Earlier today I was looking at my calendar and planning things to do for the next month and in tiny muted letters – as the calendar always marks “holidays” the words Patriot Day seemed to whisper a memory.
I was fairly freshly out of UT and still working in Marketing for the food service company there. I’d began a new job traveling from West Virginia to North Georgia working at other small colleges and helping them with their marketing.
On that day I was in my home basement office – typing up purchase orders for some new signage when my boss Fred called and in a hardly decipherable Cajun English garble he mumbled something about planes exploding in New York and that I should turn on the TV.
Like the rest of America and the free world I sat and stared – gobsmacked – while they replayed the plane hitting. Then ANOTHER plane hit it live!
I was sick, I prayed, I fretted and mentally traveled there trying to catch my breath in all the dust that enveloped everything in the images I was seeing on the screen.
I called everyone and told them, I tried to think about what friends might be in NYC or Washington or Shanksville, PA. I had friends who had family in the Twin Towers – I’d be surprised if anyone in America was more than a couple degrees of separation from someone in the wide and varied population that died that day – but I lost nobody that I knew directly.
In this – the season of Patriot Day – 18 years removed – it’s amazing how much the terrorists have taken from us. How much fear has grown and metastasized through the culture. How many of their own families and interests have been obliterated in both retaliation, escalation and hatred. And how America has gotten more like them – hate and love have always been a large part of our culture and that of the terrorist perpetrators of that day.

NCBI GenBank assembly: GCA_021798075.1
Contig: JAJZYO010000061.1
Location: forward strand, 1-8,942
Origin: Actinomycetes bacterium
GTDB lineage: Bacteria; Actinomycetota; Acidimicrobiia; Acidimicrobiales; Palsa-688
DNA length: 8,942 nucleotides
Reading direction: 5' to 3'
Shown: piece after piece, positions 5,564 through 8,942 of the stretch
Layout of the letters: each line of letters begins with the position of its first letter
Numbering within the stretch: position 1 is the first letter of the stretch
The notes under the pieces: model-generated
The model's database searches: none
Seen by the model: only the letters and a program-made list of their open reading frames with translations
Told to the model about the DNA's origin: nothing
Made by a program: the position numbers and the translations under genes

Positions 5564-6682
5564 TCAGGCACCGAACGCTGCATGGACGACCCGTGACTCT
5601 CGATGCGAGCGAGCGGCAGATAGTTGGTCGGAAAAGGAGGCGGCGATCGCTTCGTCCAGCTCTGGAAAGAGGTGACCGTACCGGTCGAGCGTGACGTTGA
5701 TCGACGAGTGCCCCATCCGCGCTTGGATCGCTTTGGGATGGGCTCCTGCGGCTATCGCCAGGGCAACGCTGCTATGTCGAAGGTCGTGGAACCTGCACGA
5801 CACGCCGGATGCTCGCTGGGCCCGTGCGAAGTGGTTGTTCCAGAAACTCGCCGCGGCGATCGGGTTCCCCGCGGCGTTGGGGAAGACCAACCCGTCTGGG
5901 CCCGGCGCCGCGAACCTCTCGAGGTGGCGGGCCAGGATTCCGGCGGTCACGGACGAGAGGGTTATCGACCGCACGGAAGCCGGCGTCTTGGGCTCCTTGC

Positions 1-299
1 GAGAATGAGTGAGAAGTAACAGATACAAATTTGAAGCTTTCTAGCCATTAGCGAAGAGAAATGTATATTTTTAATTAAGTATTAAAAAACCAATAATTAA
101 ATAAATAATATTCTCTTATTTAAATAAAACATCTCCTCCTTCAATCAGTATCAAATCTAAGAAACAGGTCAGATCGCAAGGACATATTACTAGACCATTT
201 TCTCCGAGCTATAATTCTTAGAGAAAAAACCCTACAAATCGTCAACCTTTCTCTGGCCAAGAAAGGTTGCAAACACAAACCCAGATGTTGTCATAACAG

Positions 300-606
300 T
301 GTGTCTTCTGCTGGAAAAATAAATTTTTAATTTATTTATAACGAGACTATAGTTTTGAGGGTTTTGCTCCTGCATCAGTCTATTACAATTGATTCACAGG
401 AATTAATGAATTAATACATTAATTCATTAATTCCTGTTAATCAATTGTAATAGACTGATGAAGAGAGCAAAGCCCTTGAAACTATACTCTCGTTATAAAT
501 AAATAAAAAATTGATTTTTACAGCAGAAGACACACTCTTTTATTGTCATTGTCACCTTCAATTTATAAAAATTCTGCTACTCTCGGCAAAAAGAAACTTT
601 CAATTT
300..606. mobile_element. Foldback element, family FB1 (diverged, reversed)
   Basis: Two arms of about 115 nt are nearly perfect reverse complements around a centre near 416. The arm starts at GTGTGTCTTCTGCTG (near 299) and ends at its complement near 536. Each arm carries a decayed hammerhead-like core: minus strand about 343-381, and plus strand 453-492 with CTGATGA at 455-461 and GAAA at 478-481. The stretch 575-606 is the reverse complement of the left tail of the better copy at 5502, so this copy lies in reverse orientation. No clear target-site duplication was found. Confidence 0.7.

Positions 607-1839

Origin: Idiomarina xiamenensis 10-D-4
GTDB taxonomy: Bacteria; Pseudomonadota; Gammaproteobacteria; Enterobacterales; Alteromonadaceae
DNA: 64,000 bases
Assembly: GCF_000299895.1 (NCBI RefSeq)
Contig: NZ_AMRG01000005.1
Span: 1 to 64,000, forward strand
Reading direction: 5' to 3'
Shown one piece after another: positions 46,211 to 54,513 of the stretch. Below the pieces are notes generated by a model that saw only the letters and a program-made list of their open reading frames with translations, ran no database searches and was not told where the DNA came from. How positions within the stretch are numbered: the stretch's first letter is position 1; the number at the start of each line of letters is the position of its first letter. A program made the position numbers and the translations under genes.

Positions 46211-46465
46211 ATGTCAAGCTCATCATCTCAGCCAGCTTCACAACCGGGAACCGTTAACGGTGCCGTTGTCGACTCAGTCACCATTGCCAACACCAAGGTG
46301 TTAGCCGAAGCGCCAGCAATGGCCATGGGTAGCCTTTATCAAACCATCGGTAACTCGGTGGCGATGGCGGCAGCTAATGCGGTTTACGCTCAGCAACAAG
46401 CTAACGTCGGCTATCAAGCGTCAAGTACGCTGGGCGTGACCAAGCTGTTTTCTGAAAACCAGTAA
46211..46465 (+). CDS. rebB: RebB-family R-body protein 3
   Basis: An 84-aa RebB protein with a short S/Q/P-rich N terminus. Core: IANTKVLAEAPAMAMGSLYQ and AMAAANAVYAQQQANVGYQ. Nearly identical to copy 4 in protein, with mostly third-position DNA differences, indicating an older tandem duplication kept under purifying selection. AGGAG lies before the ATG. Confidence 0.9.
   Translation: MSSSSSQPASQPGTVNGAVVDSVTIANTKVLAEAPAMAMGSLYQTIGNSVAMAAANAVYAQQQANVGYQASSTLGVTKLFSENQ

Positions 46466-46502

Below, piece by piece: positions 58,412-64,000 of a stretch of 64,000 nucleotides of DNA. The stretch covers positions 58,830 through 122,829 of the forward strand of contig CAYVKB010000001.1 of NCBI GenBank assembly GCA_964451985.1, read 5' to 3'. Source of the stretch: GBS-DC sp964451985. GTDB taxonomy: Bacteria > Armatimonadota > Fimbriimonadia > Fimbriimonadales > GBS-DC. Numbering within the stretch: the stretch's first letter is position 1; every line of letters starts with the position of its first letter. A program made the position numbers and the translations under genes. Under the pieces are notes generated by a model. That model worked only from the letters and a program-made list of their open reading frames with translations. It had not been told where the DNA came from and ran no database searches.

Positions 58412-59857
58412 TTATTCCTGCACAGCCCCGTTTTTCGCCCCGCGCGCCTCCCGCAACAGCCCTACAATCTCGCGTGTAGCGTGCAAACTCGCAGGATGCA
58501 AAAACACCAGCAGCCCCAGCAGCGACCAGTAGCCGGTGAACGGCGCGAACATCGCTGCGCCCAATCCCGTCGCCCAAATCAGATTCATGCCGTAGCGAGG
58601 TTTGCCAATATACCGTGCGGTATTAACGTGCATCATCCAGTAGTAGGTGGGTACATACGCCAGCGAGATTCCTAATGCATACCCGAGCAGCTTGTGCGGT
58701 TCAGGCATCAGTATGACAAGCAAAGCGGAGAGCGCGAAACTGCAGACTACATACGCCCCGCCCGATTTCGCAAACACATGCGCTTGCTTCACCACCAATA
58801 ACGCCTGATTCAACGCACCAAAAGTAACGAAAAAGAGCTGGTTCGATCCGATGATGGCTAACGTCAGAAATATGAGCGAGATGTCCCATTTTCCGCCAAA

I remember the blossoming of Americana in the ensuing days, the sad memorials, the striking stories and quirky incidents. The awe inspiring Freedom tower that rose from the ashes and the moment of panic that rose in my stomach a few weeks ago when I was waiting in the mile-long TSA line when I noticed my (ever-present) pocket knife was in my stuff as I was getting ready to board a plane.
Life has changed. People are more polarized, untrusting and patriotic for what they believe is right. But worst of all the freedom that we all enjoyed has given way to an insular protectionism that values safety over liberty and often those who wish it was like before (like me) are becoming relics.
I am heartened working with my young cousin, my intern, in her second year of college. She who was 3 years old when the planes took down the towers. She grew up in this world and is flourishing. She and other young people in my family are not like my generation – they have hope and irresistible optimism. That hope and love of God and each other is all we’ve got to build upon.